A battle to turn marriage in Zimbabwe into a partnership where both husband and wife come together as equals has suffered a significant setback.
This followed President Emmerson Mnangagwa’s decision to ignore the huge public outcry and sign into law a bill that makes the payment of bride price mandatory for those interested in solemnizing customary marriages.
Bride price, also known as lobola or roora in Zimbabwe has been a source of controversy in sections of society who argue that it devalues women and fuels domestic violence. But traditional leaders who form a powerful lobby able to sway politicians say this is an important cultural practice that should not be erased by the law-making process.
As a result of the two groups failing to agree, the marriages amendment bill which also increases the age of consent from 16 to 18 years, had been in limbo since 2020 when it was first passed by the senate.
But Zimbabwe’s Marriages Amendment Bill finally sailed through after all political parties agreed to include bride price as a pre-condition to solemnize a marriage under customary union.
With the amendment, the law now requires marriage officers who also include traditional leaders to ask couples and witnesses if the bride price was paid.
“A marriage officer in a customary law marriage shall put to either of the parties to a proposed marriage or to the witnesses any questions relating to lobola or roora (bride price) if any, and to the existence of impediments to the marriage,” reads an excerpt from the law after it was amended.
However, this has evoked a lot of reactions from various quarters of the society who feel women would still be considered acquired properties rather than partners.
The amendments also provide that a marriage officer in a customary union cannot solemnize unions where couples had stayed together for less than five years.
The clause on the bride price had delayed the bill due to disagreements. The bill was initially passed in the National Assembly in 2020 but was held up in Senate after traditional leaders objected to a clause that said that payment or non-payment of a bride price could not be regarded as a barrier in solemnizing marriage between two consenting adults if they satisfied other requirements of the law.
The government, represented by Justice, Legal, and Parliamentary Affairs Minister Ziyambi Ziyambi had insisted that the issue of the bride price would violate the couple’s constitutional right to association.
But traditional leaders led by President of Chiefs Council Fortune Charumbira argued that payment of bride price was a hallmark of marriage in customary unions.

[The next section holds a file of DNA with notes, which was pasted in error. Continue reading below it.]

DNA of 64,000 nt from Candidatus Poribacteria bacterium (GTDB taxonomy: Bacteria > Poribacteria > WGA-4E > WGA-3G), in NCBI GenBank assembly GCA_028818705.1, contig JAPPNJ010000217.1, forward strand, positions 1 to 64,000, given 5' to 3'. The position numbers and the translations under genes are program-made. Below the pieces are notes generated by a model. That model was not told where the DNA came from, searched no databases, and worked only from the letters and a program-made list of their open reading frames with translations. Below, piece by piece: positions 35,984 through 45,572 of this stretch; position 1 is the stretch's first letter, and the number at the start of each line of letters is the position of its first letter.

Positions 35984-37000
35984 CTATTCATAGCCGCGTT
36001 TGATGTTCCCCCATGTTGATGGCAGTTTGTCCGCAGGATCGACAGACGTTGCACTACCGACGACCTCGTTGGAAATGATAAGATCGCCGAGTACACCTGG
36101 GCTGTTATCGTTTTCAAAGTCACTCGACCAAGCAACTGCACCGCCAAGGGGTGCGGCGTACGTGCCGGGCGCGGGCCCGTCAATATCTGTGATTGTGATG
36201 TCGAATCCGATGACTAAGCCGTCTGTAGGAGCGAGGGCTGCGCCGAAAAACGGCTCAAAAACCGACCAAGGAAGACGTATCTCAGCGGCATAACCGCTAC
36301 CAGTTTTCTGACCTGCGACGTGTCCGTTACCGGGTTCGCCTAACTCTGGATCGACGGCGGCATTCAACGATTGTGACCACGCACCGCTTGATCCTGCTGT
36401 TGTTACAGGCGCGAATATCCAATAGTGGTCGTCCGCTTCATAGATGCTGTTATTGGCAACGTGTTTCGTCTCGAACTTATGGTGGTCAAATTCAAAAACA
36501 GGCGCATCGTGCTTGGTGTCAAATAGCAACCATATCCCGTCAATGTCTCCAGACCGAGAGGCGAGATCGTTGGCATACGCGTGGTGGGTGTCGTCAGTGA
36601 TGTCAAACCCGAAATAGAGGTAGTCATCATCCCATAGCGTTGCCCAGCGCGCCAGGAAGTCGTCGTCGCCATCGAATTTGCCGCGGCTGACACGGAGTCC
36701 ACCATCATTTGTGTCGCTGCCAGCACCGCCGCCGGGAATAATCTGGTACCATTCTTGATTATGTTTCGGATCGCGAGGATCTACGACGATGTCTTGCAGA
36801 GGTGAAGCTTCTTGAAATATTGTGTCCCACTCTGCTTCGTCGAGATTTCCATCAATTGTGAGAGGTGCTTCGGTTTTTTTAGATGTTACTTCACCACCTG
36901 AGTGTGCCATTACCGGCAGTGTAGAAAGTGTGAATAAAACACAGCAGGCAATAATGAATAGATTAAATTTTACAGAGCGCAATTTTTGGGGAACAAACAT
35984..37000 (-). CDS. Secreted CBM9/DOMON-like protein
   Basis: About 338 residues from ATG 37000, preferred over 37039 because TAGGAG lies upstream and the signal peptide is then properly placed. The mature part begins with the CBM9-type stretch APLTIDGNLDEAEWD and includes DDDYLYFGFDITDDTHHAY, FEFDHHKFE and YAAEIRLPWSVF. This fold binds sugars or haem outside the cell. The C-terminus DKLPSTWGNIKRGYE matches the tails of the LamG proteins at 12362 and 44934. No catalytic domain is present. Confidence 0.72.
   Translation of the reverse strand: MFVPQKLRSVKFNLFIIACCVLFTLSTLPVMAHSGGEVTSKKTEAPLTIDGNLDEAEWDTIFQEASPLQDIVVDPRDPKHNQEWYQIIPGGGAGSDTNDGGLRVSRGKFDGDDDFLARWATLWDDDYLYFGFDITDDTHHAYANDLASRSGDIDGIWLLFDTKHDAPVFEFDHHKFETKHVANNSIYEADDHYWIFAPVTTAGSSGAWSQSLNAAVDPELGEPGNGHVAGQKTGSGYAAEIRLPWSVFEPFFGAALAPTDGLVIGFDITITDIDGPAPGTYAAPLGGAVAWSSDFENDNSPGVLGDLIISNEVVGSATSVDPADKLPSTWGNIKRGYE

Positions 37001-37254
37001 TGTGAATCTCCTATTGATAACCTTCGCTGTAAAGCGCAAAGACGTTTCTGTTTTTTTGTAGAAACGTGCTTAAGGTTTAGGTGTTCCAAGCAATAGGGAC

The highly regarded leaders were adamant that failure to uphold the provision to pay bride price would undermine cultural values. During one of the heated debates, Chief Siansali from Binga argued that by not making bride price mandatory their powers as chiefs would have been taken away.
“I as Chief Siansali coming from Binga district and Tonga tribe will cease to be a chief if I allow parties to marry without lobola (bride price) being paid. It is my duty as a chief to make sure that lobola (bride price) is paid and if this law being mooted will allow people in my area, which I may say my people, to marry under the customary law, which means the Tonga custom; you cannot talk about it without roora,” he said.
The issue regarding the payment of the bride price has over decades been a subject of contestation in Zimbabwe.
Women rights activists have pointed out that some men abused the payment of bride price saying it is equal to purchasing women and this opened floodgates of abuse and domestic violence.
Some even frowned upon calls for gender equality saying this was unfair since only men were asked to pay the bride price.
“Despite the fact that the Bill has done its best in granting some opportunities to women in Zimbabwe, the inconsistencies, vague provisions, and some legal gaps will see women still stuck in the same position of inequality, abject poverty, discrimination, and violence in marriages,” says Zororai Nkomo a lawyer and journalist.
Marriages Officer, Tinaye Chaza applauded the government for passing the Marriages Bill into law saying it added value to marriage laws.
He also called nongovernmental organizations, Churches, and traditional leaders to educate society that payment of bride price did not give men the right to abuse their wives.
Meanwhile, as the bride price debates rage on there are celebrations on the other sections of the Marriage Amendment Bill which has harmonized marriage laws and addressed harmful practices like forced marriages and child marriage.
The Marriage Bill states that the minimum age of entering into any form of marriage is now 18 years. Child marriages had become quite a vice in Zimbabwe with 1 in every 3 girls marrying before 18 years. The document also includes a ban on same-sex marriage. Homosexuality and lesbianism have always been frowned upon in Zimbabwe which is a highly conservative country.